In 1979, just as the Cultural Revolution was ending, Angela Zito spent three years in Beijing doing historical research on the social and political importance of rituals performed by the emperor. During that time, she also worked as dayside copy editor for The China Daily, China’s English-language newspaper, and then as a “newstaster” for the Reuter’s bureau. Having received a Ph.D. from the University of Chicago, she now teaches anthropology and religious studies at NYU, where she has also co-directs the Center for Religion and Media. Her longest-standing scholarly interest remains the relationship between the psyche and the soma—how do human beings (mammals with imaginations!) deal with their imaginative capacities, make worlds and live with themselves and one another? How do we mediate these relationships, starting with the gestures of the body and the intricacies of language? People experience the world through their bodies in social practice: diet, sex and gender mores, the physical environment, both built and non-built, rhythms of household life and intimate relationships, communal ritual, work, art. Human life is organized, often at psychic and social remove, through embodied subjectification. The human person becomes both object and subject through discipline, training and practice. Much of her work in research and writing, and most recently video-making, circles round these issues.
Her website is www.angelazito.com
In addition to her role as co-director of the Center for Religion and Media, Faye Ginsburg is David Kriser Professor of Anthropology, founding and ongoing Director of the Center for Media, Culture and History, founder of the interdisciplinary Graduate Program in Culture and Media, and founding co-Director of the NYU Council for the Study of Disabilities. Her work over the years as a filmmaker, writer and curator has focused on movements for social transformation, and the key role played by cultural activists in these processes, from her multiple award winning book, Contested Lives: The Abortion Debate in an American Community, to her several edited collections on reproduction and gender, to her groundbreaking collection, Media Worlds: Anthropology on New Terrain, to her forthcoming book, Mediating Culture: Indigenous Media in a Digital Age. She is recipient of numerous awards for her work including research support and Fellowships from the MacArthur, Guggenheim, Spencer, Rockefeller and Ford Foundations, as well as support from the Pew Charitable Trusts for the inauguration of the Center for Religion and Media. She is currently working on research on Cultural Innovation and Learning Disabilities. Dr. Ginsburg is also a Vice-President of the Dysautonomia Foundation.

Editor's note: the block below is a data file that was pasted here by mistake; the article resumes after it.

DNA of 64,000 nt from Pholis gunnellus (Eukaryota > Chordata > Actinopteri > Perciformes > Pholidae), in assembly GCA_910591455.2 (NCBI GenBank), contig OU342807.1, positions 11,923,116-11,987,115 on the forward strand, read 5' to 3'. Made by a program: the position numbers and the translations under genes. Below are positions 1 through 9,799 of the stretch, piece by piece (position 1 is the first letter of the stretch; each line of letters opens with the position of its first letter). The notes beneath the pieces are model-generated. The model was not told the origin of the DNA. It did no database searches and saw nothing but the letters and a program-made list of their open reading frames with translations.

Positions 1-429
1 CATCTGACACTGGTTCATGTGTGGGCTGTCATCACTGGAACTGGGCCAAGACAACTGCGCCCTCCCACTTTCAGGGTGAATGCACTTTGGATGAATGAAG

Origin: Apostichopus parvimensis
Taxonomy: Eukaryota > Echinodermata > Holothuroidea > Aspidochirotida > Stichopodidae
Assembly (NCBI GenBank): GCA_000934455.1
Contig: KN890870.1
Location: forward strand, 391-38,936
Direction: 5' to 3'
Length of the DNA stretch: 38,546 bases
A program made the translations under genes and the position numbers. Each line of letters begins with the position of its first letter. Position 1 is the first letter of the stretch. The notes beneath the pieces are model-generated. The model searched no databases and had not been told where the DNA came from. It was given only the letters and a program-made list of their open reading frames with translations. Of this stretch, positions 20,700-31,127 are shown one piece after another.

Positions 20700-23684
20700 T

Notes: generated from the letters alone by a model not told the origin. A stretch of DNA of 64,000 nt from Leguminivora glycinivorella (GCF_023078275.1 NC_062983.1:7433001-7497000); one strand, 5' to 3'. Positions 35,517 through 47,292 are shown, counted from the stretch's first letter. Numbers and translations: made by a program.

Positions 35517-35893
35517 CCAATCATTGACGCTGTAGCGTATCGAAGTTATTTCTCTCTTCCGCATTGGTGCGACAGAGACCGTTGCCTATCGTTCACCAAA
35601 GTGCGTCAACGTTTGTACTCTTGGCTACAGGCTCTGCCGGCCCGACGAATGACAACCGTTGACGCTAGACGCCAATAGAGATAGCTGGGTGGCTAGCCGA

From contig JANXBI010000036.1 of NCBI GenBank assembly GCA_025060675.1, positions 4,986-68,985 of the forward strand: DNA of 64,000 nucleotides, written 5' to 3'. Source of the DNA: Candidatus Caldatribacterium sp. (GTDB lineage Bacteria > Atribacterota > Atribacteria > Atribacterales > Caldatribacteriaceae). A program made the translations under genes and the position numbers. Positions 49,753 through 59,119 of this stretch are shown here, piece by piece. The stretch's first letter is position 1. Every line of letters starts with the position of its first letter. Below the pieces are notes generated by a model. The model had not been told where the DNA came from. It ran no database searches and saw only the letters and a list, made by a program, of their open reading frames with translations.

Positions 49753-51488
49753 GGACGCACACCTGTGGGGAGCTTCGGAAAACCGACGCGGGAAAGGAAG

Vail is an anthropologist, filmmaker, and curator whose academic work has focused on visual anthropology, Indigenous media and on the political economy of tourism in the developing world. Her award-winning documentary Gringo Trails (Icarus Films/Andana Films) looks at the long term cultural and environmental effects of global tourism. Vail has taught on Film and Culture at NYU and Columbia University Anthropology Departments; Tourist Productions in the NYU Performance Studies Program; and documentary filmmaking through the NYU Department of Anthropology’s Culture and Media Program. She is a former Fulbright scholar who has additionally lectured on travel study tours. As a curator, she has collaborated with colleagues at NYC arts and cultural institutions such as the National Museum of the American Indian, American Museum of Natural History, the Museum of Modern Art (MoMA), and through organizations such as the The Moth, the storytelling collective she was a founding boardmember, curator, and storytelling alumna for. Vail additionally has served as a judge for the World Travel Tourism Council’s Tourism for Tomorrow Awards and currently for National Geographic’s World Legacy Awards. Most recently, she was the cultural consultant for Felix & Paul Studios’ “Nomads” virtual reality experience for Oculus / Facebook. More info: pegivail.com
Program Coordinator and Editor, The Revealer
Kali Handelman came to The Center for Religion and Media and The Revealer in 2013 having spent ten years in New York City studying religion, cultural studies, and media. She received her BA in cultural and media studies fromEugene Lang College of Liberal Arts at The New School and her MA in religious studies from Columbia University. Along with her formal academic pursuits, she brings with her experience working in visual art and independent publishing. Running throughout her work are interests in literature, visual art, architecture, politics, law, and religion, and an investment in exploring what these disciplines and categories have to offer one another. She views religion as a critical nexus for talking about politics, economics, representation, culture, technology, identity, and all of the other forces at work in forming communities and relationships. She is also the Manager of Program Development at the Brooklyn Institute for Social Research and has taught at Eugene Lang College of Liberal Arts at The New School.
She can be reached (and pitched!) at firstname.lastname@example.org.